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An alternative package manager for Node.
Concurrent Installations -
ied installs sub-dependencies in parallel.
This means that the download of a dependency might have been completed before
that of its parent or any of its siblings even started.
Correct Caching - Downloaded packages are being cached locally. Similarly
to the entry dependencies stored in
node_modules, they are being identified
by their checksums. Therefore we can guarantee the consistency of the cache
itself without (manually) invalidating dependencies (e.g. due to overridden
node_modules as CAS - Packages are always being referenced by their
SHA-1 checksums. Therefore a
node_modules directory can be considered to
be a Content Addressable
that packages are being identified by their contents, not by arbitrary
identifiers, such as package names that are not guaranteed to be unique
across different registries.
node_modules - Due to the CAS-based design, conflicts due to
naming collisions are more or less impossible. Therefore all dependencies can
be stored in a flat directory structure. Circular dependencies and
dependencies on different versions of the same packages are still being
Guaranteed uniqueness - Since the directory in which a specific package
is being stored is determined by its shasum, identical packages can't
conflict due to their location in the file system itself. This also means
that the same dependency won't be installed more than once. Dependencies
don't need to be explicitly declared as
peerDependencies, since shared
sub-dependencies are the default, not an option.
Atomic installs - The atomicity of installs can be ensured on a
package-level. "In progress" downloads are being stored in
node_modules/.tmp and moved into
node_modules once their download has
been completed. In order to prevent deadlocks, packages that have circular
dependencies are exempt from this limitation. In most cases however, the
node_modules directory is consistent at any given point in time during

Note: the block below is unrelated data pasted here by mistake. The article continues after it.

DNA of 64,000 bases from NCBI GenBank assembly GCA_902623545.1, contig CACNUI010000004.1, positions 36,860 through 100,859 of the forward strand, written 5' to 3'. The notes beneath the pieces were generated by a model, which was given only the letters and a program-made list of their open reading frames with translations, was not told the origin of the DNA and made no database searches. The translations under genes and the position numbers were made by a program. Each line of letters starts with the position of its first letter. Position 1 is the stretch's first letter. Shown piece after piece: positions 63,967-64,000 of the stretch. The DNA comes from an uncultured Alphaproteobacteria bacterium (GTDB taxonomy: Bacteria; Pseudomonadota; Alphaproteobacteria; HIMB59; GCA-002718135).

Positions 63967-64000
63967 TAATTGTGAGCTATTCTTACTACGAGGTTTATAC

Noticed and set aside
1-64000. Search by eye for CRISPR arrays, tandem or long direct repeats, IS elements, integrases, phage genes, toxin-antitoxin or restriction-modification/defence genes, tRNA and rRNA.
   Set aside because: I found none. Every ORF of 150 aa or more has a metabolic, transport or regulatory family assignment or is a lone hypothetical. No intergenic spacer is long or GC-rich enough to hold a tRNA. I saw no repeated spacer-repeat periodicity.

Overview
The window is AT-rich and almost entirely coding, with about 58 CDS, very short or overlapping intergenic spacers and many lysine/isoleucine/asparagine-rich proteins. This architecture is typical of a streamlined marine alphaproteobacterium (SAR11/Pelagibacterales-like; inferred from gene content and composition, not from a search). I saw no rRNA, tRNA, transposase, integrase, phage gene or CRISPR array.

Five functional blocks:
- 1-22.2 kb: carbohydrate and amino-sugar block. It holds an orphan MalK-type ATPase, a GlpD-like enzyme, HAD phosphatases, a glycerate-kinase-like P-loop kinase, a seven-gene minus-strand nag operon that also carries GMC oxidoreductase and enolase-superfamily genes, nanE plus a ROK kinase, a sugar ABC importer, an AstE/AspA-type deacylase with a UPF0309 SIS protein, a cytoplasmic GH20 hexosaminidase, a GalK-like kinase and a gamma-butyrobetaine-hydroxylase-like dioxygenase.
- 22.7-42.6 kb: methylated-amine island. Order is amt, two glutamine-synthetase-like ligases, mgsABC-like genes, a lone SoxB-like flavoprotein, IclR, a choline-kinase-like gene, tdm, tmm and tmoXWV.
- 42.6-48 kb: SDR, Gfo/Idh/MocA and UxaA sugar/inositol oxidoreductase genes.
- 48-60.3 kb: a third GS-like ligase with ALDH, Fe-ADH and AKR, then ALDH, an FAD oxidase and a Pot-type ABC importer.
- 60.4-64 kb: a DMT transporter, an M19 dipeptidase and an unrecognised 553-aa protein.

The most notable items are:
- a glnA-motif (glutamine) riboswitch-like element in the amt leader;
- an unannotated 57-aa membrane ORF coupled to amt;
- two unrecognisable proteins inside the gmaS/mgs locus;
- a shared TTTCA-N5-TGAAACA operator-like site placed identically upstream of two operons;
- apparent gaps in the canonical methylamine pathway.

the main installation procedure.
Package names as links - While packages are being referenced by their shasum internally, they can still be required via their human-readable equivalent name. Package names themselves are simply symbolic links to the actual content-addressed package itself. A nice side-effect of this design is that in contrast to other package managers, you can not accidentally require a sub-dependency that hasn't been installed as such.
Semantic Versioning - Semantic version numbers are being resolved correctly.
Arbitrary package groups - Packages can be grouped into "package groups",
devDependencies. Dependencies can be installed
exclusively based on the group they are in.
Under the hood,
ied maintains an "object database", similar to
of storing packages by some arbitrary name, a SHA1-checksum is being generated
to approximate their contents. The checksums can not only be used for
guaranteeing a certain level of trust and consistency, but they also simplify
the algorithm through which dependencies are being managed.
The algorithm through which packages are being installed guarantees consistency through atomic installs. The installation of a package either fails or succeeds, but at no point in time can a dependency itself be required without having its own sub-dependencies installed (with the exception of shared circular dependencies).
The checksum of a package is based on the contents of the package itself, not of its sub-dependencies. Therefore the validity of a package can be verified by hashing the package itself. Subsequent dependency updates have no effect of the generated checksum.
node_modules is essentially a file-system based content addressable
storage, multiple versions of the same package can co-exist in the same
project. In order to expose dependencies via CommonJS, symbolic links are being
created that reference a specific version of the package. This has multiple
Undeclared dependencies that have been installed as sub-dependencies of "direct" dependencies are unlikely to be required "accidentally".
There is no need to "manually" (as in additionally to the installation
procedure itself) de-duplicate the dependency graph. As long as the
uniqueness of filenames itself can be guaranteed on an OS-level, it is
impossible to install the same package twice. This does not prevent users
from installing different versions of the same dependency as long as the
content is different (whereas a different version declared in the
package.json counts as different contents).
Shorter pathnames and less problems due to OS-level limitations (as in Windows where the maximum path length is limited).